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International Energy Agency © OECD/IEA, 2007 Technical workshop on emissions from aviation and maritime transport Oslo, 4-5 October 2007 Reporting of domestic and international maritime transport: Mieke Reece IEA Energy Statistics Division Head of Oil and Gas Section Implications for emissions inventories
M EDSTAT II Lot 2 Euro-Mediterranean Statistical Co-operation © OECD/IEA, 2007 International Context > 1974: The IEA has been collecting information on energy supply and consumption (including international and domestic use of fuel by ships) from its member countries since its creation. > 1995 (1996): IPCC Guidelines for National Greenhouse Gas Inventories Development of methodologies for gases not controlled by the Montreal Protocol. > 2000: Good Practice Guidance and Uncertainty Management in National Greenhouse Gas Inventories 2006 IPCC Guidelines for National Greenhouse Gas Inventories Need for harmonization
M EDSTAT II Lot 2 Euro-Mediterranean Statistical Co-operation © OECD/IEA, 2007 What were the issues? >Reporting of fuels used for international aviation and marine bunkers is not always clear military bunkers and domestic marine use of foreign flag military aviation of national flag, both international and domestic military use of foreign flag in domestic aviation, both internationally and within the same country international fishing (only national fishing or all flags) >Countries do not always report in accordance with the definitions >The definitions of the joint questionnaires did not agree with those of the IPCC and UNFCCC
M EDSTAT II Lot 2 Euro-Mediterranean Statistical Co-operation © OECD/IEA, 2007 Proposal for the IEA ESWG / IPCC >To harmonise with the IPCC: Move military fuel use out of international marine bunkers and out of domestic aviation. This consumption would be included in Other sector – Not elsewhere specified. >To rationalise definitions: Rename inland waterways, coastal shipping to be domestic navigation. International navigation on inland waterways or coastal waters would then be with international marine bunkers >To enhance transparency: Show fishing separately from agriculture/forestry (does not modify the coverage)
M EDSTAT II Lot 2 Euro-Mediterranean Statistical Co-operation © OECD/IEA, 2007 International Marine Bunkers – Before revision Bunkers cover the quantities of fuels delivered to sea-going ships of all flags, including warships. Consumption by ships engaged in transport in inland and coastal waters is not included. Consumption by fishing vessels should be reported in agriculture. fishing Other - Not elsewhere specified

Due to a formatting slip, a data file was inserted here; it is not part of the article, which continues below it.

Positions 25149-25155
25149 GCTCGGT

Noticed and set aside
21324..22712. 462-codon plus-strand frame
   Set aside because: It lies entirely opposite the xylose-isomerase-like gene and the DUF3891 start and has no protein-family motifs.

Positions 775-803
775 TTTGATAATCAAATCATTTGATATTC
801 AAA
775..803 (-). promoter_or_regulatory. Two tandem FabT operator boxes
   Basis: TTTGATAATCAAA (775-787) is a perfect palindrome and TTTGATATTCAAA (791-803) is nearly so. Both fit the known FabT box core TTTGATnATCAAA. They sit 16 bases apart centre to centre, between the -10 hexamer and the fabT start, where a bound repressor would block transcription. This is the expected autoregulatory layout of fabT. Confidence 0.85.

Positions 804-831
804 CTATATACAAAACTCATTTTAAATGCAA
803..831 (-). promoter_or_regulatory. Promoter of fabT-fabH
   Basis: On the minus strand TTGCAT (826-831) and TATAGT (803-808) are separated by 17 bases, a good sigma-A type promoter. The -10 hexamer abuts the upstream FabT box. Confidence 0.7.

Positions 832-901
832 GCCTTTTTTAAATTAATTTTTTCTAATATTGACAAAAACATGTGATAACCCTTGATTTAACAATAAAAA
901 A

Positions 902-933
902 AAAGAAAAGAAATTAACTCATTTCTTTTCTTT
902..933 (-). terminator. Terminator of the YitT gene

M EDSTAT II Lot 2 Euro-Mediterranean Statistical Co-operation © OECD/IEA, 2007 International Marine Bunkers – Current definition Report the quantities of fuels delivered to ships of all flags that are engaged in international navigation. The international navigation may take place at sea, on inland lakes and waterways, and in coastal waters. Exclude consumption by ships engaged in domestic navigation. The domestic/international split should be determined on the basis of port of departure and port of arrival, and not by the flag or nationality of the ship. Exclude consumption by fishing vessels and consumption by military forces.
M EDSTAT II Lot 2 Euro-Mediterranean Statistical Co-operation © OECD/IEA, 2007 Inland Waterways + Coastal Shipping – Before revision Report consumption on inland waterways and by coastal shipping. For example: small craft, barges and those coastal ships which are not included in international marine bunkers. Domestic Navigation What about international travel that is inland?
M EDSTAT II Lot 2 Euro-Mediterranean Statistical Co-operation © OECD/IEA, 2007 Domestic Navigation – Current definition Report fuels delivered to vessels of all flags not engaged in international navigation. The domestic/international split should be determined on the basis of port of departure and port of arrival and not by the flag or nationality of the ship. Note that this may include journeys of considerable length between two ports in a country (e.g. San Francisco to Honolulu).
M EDSTAT II Lot 2 Euro-Mediterranean Statistical Co-operation © OECD/IEA, 2007 So – what are the outstanding issues? At the end of the review process for the 2006 Guidelines, the IPCC added a qualification to 1A3di that says Emissions from international military water-borne navigation can be included as a separate sub-category of international water-borne navigation provided that the same definitional distinction is applied and data are available to support the definition. >With the new sentence added to the IPCC Guidelines, countries can report international water-borne military either in the transport sector (1A3) or in other sector non-specified (1A5) >Despite the clarification of the IEA annual questionnaires, countries may still have trouble following the reporting instructions, either because of lack of data or confidentiality issues.
M EDSTAT II Lot 2 Euro-Mediterranean Statistical Co-operation © OECD/IEA, 2007 > Up-to-date and accurate information on energy use in domestic and international shipping would improve the quality of the GHG inventories > We were not 100% successful in standardizing the definitions between the IEA and the IPCC (military) > Transparency will be an essential element when assessing inventory quality Conclusions
M EDSTAT II Lot 2 Euro-Mediterranean Statistical Co-operation © OECD/IEA, World CO 2 Emissions Thank you!
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